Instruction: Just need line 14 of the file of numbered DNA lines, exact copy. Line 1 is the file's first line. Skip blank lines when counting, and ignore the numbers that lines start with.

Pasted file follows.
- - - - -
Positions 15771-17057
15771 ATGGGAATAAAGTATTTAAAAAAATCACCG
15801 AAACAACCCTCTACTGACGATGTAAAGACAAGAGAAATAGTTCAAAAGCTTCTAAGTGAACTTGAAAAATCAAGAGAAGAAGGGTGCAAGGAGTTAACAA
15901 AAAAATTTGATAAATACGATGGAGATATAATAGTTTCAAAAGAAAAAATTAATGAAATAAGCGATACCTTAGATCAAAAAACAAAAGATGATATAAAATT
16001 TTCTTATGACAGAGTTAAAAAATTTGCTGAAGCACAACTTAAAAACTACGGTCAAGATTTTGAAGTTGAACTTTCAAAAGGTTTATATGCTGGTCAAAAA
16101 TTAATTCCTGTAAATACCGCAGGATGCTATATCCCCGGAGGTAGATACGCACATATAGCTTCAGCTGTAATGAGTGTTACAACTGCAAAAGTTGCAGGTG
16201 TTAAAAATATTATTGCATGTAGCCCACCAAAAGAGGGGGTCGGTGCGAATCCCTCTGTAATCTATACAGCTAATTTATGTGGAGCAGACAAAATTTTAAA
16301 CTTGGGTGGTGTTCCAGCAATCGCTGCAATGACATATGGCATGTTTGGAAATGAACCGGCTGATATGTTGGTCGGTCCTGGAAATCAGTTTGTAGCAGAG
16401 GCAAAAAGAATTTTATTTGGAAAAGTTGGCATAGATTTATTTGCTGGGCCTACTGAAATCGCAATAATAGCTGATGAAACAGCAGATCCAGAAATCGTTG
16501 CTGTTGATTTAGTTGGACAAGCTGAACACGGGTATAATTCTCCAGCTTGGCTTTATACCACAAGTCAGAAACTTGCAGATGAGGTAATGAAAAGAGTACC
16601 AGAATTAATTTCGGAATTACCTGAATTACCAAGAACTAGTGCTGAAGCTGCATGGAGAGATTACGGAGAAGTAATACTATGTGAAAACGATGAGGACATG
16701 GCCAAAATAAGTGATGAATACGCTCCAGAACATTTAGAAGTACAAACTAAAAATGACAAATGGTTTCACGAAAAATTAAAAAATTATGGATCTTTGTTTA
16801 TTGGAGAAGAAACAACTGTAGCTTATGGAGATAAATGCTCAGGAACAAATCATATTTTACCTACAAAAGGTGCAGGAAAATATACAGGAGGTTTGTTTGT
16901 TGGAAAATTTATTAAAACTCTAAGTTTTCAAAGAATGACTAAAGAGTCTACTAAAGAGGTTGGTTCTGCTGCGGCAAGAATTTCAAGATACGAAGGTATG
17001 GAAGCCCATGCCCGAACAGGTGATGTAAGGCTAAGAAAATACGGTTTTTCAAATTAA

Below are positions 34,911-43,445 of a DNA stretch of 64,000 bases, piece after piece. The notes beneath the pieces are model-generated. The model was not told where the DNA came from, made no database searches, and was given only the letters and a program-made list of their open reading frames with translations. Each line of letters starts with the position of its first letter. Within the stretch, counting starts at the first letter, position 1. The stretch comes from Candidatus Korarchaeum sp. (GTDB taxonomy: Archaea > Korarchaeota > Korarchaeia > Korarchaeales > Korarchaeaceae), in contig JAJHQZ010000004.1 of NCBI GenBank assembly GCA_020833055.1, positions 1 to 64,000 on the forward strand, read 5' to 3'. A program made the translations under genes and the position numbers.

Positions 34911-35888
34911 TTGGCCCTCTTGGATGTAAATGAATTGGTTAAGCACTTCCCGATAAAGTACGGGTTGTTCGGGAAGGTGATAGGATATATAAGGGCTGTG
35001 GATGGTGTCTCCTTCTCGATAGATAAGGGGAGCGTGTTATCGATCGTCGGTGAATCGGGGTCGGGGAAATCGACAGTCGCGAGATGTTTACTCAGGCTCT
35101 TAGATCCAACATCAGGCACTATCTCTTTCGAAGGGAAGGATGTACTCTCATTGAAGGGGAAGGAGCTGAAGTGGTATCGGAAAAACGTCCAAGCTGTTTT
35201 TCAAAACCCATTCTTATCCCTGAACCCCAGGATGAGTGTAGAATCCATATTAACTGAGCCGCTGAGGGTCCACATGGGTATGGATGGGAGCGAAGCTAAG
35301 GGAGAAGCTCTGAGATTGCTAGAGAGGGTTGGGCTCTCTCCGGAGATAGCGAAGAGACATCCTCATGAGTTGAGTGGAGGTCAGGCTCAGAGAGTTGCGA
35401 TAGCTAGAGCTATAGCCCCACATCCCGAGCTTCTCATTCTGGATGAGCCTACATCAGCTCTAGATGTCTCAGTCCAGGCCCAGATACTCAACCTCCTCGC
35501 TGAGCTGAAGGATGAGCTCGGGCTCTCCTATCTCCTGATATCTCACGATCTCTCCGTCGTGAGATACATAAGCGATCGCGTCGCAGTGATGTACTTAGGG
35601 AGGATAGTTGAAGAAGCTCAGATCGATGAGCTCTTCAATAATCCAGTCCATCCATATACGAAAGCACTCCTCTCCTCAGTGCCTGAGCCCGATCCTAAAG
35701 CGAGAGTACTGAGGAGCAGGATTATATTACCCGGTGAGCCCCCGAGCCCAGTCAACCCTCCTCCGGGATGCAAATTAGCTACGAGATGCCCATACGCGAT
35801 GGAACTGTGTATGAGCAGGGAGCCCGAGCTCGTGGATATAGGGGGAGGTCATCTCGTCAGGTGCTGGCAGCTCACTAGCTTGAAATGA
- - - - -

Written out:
16901 TGGAAAATTTATTAAAACTCTAAGTTTTCAAAGAATGACTAAAGAGTCTACTAAAGAGGTTGGTTCTGCTGCGGCAAGAATTTCAAGATACGAAGGTATG